AN UNEXAMIND LIFE IS NOT WORTH LIVING
Socrates: An unexamined life is not worth living - Philosophy
The vector illustration "An Unexamined Life is Not Worth Living" from is available on Fotolia under a royalty-free license (Credit from However his teachings were interpreted, it seems clear that Socrates' main focus was on how to live a good and virtuous life. The claim atrributed to him by Plato that "an unexamined life is not worth living" (Apology, 38b) seems historically accurate, in that it is clear he inspired his followers to think for themselves instead of following the dictates of society and the accepted superstitions concerning the gods and how one should behave. While there are differences between Plato's and Xenophon's depictions of Socrates, both present a man who cared nothing for class distinctions or `proper behavior' and who spoke as easily with women, servants, and slaves as with those of the higher classes. In ancient Athens, individual behavior was maintained by a concept known as `Eusebia' which is often translated into English as `piety' but more closely resembles `duty' or `loyalty to a course'. In refusing to conform to the social propieties proscribed by Eusebia, Socrates angered many of the more important men of the who could, rightly, accuse him of breaking the law by violating these customs..74).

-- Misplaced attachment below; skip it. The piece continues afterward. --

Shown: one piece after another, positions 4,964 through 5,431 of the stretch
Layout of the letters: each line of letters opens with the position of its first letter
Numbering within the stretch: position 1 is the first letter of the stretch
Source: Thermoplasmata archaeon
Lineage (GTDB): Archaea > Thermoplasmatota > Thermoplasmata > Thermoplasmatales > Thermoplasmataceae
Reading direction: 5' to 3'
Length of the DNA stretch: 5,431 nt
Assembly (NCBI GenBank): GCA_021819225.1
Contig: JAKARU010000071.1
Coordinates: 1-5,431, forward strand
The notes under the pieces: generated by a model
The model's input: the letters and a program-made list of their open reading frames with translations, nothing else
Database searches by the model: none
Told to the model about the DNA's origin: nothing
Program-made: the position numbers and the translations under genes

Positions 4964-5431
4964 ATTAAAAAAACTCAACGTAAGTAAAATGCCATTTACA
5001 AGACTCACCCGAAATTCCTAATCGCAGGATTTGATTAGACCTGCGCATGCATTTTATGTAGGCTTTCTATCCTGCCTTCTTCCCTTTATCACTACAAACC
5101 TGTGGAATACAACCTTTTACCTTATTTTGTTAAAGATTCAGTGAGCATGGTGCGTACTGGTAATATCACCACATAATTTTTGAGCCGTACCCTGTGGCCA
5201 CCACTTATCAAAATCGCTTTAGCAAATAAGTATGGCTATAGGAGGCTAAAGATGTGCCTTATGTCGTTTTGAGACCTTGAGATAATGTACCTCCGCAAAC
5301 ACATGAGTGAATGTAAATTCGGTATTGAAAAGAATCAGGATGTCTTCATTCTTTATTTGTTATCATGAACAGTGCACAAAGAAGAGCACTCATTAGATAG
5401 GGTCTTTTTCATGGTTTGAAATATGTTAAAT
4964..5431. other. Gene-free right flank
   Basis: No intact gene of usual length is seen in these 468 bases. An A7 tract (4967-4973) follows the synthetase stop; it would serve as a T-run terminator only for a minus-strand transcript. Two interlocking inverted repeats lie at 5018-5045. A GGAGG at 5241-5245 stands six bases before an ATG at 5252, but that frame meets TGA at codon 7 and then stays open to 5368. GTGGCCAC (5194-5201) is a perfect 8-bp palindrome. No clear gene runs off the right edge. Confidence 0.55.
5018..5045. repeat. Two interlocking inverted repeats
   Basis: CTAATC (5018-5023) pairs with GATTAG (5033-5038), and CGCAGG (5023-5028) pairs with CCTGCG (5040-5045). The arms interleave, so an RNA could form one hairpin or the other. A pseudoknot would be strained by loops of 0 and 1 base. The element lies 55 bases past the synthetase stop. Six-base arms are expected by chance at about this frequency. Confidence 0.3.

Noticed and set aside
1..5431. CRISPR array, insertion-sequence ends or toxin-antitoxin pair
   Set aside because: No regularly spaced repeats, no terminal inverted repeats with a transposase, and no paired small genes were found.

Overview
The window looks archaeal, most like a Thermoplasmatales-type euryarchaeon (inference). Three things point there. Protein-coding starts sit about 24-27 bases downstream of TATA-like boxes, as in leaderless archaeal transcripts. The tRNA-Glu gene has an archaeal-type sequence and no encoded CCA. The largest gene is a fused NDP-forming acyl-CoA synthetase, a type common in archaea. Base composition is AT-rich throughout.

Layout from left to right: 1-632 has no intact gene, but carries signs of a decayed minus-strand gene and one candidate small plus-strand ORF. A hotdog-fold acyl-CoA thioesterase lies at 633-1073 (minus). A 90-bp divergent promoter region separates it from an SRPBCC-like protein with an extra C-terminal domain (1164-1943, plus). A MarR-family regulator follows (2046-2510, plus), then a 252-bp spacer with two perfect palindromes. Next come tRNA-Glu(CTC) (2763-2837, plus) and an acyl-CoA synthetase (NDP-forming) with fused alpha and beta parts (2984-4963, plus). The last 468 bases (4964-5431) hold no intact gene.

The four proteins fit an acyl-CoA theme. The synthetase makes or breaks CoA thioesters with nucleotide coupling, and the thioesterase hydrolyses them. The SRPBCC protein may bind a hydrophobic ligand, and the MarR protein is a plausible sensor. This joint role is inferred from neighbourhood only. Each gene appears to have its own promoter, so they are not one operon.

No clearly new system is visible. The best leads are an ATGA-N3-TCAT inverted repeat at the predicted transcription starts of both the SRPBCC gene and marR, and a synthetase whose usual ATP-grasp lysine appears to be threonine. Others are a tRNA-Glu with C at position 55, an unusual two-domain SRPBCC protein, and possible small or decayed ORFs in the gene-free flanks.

An Unexamined life is not worth living - essay
According to Socrates, an unexamined life is not worth living. This view is controversial. Is the unexamined life worth living or not? Most philosophers disagree about the answer. While some argue for the worthlessness of an unexamined life, others support the superfluity of self critical examination. In his recent article, Jamison pooh-poohed the claim that an unexamined life is not worth living. According to Jamison, not only is an unexamined life worth living; the rigorous examination of life should not be encouraged due to its possible negative effects on the participants and the entire society. In Jamison's view, a consistent and unregulated examination of human life produces a feeling of ecstasy (a specie of spiritual feeling) in those who engage in it. The feeling, if allowed, could endanger both the thinker and the entire society. For Jamison, “once you get a taste of this kind of thing, you do not want to give it up”. Someone who engages in self-critical examination eventually becomes entangled with it. Socrates became entangled in dialectics, became unpopular, was accused of corrupting the youth and eventually sentenced to death.
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Why should we examine our lives? Why should we not just simply go with the flow, live life and not worry? "Ignorance is bliss" they say. How does examination of the self lead to actualization, and thereby to existence? These, of course, are those timeless questions that so many have continued to ask throughout history and so many have answered and not been listened to by more than a few. Wherein lies the significance of the phrases "know thyself" and "an unexamined life is not worth living?" What is the connection to the spiritual self, or soul? Why should these invectives be followed by me or anyone else??